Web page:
Nutr Cancer. 2005;51(2):146-54.

Diet and biomarkers of oxidative damage in women previously treated for
breast cancer.

Thomson CA, Giuliano AR, Shaw JW, Rock CL, Ritenbaugh CK, Hakim IA,
Hollenbach KA, Alberts DS, Pierce JP.

Abstract: This study sought to evaluate the relationship between
dietary intake of fat, polyunsaturated fat, saturated fat, arachidonic
acid, and selected dietary antioxidants and levels of oxidative damage
as measured by urinary levels of 8-hydroxy-2'-deoxyguanosine (8-OHdG)
and 8-epi-prostaglandin F2alpha (8-iso-PGF2alpha) in women previously
treated for breast cancer. Two hundred two study subjects participating
in the Women's Healthy Eating and Living (WHEL) study were included in
this ancillary study. Dietary intakes and concentrations of urinary
8-OHdG and 8-iso-PGF2alpha were measured at baseline and 12 mo in the
179 women included in the analytical cohort. Study subjects
demonstrated a significant reduction in dietary total, polyunsaturated,
and saturated fat intake and a significant increase in vitamins E and C
and beta-carotene intake from baseline to 12 mo. Linear mixed-models
analysis using baseline and Year 1 data indicated that vitamin E intake
was inversely associated with both 8-OHdG and 8-iso-PGF2alpha.
8-Iso-PGF2alpha is increased with increased body mass index (BMI) and
polyunsaturated fatty acid (PUFA) intake, indicating an increase in
lipid peroxidation with greater BMI and higher PUFA intake. 8-OHdG was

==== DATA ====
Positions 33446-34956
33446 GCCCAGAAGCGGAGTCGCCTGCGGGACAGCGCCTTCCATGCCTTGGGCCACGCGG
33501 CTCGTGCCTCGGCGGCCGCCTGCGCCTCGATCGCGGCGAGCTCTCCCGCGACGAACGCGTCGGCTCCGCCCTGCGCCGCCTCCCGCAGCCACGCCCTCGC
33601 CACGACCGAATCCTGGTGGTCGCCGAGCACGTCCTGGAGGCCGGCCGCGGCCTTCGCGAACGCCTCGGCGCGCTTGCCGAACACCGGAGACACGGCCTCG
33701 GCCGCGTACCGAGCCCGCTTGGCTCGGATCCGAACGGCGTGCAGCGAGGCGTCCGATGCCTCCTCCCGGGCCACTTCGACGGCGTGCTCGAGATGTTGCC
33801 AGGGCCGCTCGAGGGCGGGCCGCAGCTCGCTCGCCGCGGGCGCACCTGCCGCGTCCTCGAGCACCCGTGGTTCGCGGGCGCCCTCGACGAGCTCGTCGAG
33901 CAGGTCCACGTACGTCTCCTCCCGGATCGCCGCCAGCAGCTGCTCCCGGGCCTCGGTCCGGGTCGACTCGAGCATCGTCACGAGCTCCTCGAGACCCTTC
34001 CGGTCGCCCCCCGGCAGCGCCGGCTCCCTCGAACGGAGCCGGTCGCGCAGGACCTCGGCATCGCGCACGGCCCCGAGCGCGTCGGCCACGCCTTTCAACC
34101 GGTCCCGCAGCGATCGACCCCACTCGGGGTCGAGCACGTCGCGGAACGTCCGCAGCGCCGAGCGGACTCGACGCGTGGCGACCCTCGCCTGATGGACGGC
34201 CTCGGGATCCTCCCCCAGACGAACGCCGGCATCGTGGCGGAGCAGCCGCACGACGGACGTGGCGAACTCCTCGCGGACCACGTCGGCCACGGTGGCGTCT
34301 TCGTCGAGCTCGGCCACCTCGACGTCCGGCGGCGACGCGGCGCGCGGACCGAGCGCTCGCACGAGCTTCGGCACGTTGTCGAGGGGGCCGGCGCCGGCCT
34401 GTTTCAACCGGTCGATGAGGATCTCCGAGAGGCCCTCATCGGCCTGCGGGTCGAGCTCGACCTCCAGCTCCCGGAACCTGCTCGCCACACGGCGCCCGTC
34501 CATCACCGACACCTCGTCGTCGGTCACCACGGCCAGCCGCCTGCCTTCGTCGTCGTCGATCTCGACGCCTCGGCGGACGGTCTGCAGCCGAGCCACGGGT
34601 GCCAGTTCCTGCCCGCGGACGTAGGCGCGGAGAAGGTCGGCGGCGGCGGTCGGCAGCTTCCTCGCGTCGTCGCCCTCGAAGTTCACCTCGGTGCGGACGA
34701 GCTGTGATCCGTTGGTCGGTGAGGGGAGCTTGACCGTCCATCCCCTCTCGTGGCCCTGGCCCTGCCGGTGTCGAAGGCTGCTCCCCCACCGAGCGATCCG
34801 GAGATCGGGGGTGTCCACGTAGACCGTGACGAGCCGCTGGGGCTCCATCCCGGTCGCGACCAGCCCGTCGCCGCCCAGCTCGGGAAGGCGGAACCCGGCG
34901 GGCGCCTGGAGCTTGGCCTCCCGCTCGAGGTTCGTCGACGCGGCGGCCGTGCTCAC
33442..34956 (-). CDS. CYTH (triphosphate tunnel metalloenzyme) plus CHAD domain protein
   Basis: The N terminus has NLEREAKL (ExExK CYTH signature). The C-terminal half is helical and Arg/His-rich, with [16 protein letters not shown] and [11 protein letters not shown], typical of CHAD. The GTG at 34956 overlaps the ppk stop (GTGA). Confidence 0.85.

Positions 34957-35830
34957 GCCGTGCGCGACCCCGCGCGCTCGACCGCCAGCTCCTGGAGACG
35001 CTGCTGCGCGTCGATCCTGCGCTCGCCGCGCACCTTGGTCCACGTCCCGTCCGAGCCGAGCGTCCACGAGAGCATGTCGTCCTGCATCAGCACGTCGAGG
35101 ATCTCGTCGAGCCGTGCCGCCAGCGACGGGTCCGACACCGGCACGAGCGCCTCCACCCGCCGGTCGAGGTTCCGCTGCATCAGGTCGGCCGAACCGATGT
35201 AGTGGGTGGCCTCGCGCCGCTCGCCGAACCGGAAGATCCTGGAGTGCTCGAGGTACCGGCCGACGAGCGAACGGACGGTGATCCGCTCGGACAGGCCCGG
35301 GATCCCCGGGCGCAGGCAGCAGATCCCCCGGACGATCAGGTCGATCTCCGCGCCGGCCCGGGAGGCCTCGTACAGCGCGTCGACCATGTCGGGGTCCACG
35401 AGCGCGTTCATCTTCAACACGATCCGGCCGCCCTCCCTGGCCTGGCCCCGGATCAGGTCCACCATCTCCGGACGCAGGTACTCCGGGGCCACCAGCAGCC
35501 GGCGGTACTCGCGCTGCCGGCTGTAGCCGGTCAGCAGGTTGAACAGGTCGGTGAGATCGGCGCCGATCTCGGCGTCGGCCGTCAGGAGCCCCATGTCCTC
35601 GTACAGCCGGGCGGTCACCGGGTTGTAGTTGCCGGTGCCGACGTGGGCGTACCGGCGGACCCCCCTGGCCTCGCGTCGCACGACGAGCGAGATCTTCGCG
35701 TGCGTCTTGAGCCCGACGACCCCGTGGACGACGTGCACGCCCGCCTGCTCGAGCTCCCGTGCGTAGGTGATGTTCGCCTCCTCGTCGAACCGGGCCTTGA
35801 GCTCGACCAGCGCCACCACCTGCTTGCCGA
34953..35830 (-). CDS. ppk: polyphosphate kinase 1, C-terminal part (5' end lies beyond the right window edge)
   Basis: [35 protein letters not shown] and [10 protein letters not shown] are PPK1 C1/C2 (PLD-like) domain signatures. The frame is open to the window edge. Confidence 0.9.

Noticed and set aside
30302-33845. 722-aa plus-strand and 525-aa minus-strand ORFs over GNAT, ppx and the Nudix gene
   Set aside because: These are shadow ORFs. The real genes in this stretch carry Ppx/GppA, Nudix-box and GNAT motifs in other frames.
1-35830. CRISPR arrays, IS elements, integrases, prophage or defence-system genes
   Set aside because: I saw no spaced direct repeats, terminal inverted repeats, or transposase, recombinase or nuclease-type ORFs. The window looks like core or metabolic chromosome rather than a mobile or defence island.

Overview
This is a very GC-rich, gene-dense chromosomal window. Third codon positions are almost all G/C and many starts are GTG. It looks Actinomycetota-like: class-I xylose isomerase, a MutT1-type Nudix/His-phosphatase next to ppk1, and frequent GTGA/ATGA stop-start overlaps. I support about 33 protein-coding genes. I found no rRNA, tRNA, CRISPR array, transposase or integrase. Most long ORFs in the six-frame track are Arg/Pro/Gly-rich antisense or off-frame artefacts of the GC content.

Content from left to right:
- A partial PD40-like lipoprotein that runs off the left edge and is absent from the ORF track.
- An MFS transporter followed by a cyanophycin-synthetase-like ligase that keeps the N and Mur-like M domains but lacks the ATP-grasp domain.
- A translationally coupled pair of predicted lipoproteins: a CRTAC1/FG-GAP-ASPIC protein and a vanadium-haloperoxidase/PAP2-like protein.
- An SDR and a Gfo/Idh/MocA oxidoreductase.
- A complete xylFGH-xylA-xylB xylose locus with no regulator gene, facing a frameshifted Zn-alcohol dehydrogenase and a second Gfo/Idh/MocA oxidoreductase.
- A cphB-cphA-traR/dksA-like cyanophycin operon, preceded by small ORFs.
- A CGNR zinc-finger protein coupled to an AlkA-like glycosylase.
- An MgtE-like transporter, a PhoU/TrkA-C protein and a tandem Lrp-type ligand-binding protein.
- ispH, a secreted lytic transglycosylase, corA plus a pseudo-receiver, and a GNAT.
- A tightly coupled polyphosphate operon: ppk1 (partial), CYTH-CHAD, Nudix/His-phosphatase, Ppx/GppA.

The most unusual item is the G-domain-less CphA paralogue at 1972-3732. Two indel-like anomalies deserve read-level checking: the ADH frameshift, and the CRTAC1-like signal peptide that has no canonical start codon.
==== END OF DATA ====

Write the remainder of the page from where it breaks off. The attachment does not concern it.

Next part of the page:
inversely related to age but positively related to arachidonic acid,
indicating an increase in DNA damage with higher intake of arachidonic
acid (meat). The results of this nested case-controlled study provide
potential mechanisms by which a high fruit and vegetable, low-fat diet
might reduce the recurrence rate of or early-stage breast cancer.




Yahoo! Health: Heart Health News

May 1, 2005 08:40:22 PM PST


SUNDAY, May 1 (HealthDay News) -- A lower intake of arachidonic acid --
a fatty acid found in animal fats -- is related to lower systolic blood
pressure, according to a new international study.

Systolic blood pressure -- the force created when the heart contracts
and pumps blood out to the body -- is the first of the two numbers in a
blood pressure measurement.

"One standard deviation lower intake of arachidonic acid was associated
with [a systolic blood pressure reading of] 1.6 mm Hg lower on
average," the study reported. The link persisted after the researchers
adjusted for multiple other factors, such as dietary intake of other
fatty acids, cholesterol, and animal and vegetable proteins.

Arachidonic acid is an omega-6 polyunsaturated fatty acid.

The researchers concluded that, in a beneficial diet plan, "lower
arachidonic acid intake is one (of several) healthy dietary
modifications accounting for a blood pressure fall."

Previous research has found that dietary fats influence blood pressure,
but the latest study is one of the first to identify the effects of an
individual fatty acid.

Results of the study, which involved 4,680 men and women aged 40 to 59
years, were to be presented Saturday at the American Heart
Association's annual conference on cardiovascular disease, epidemiology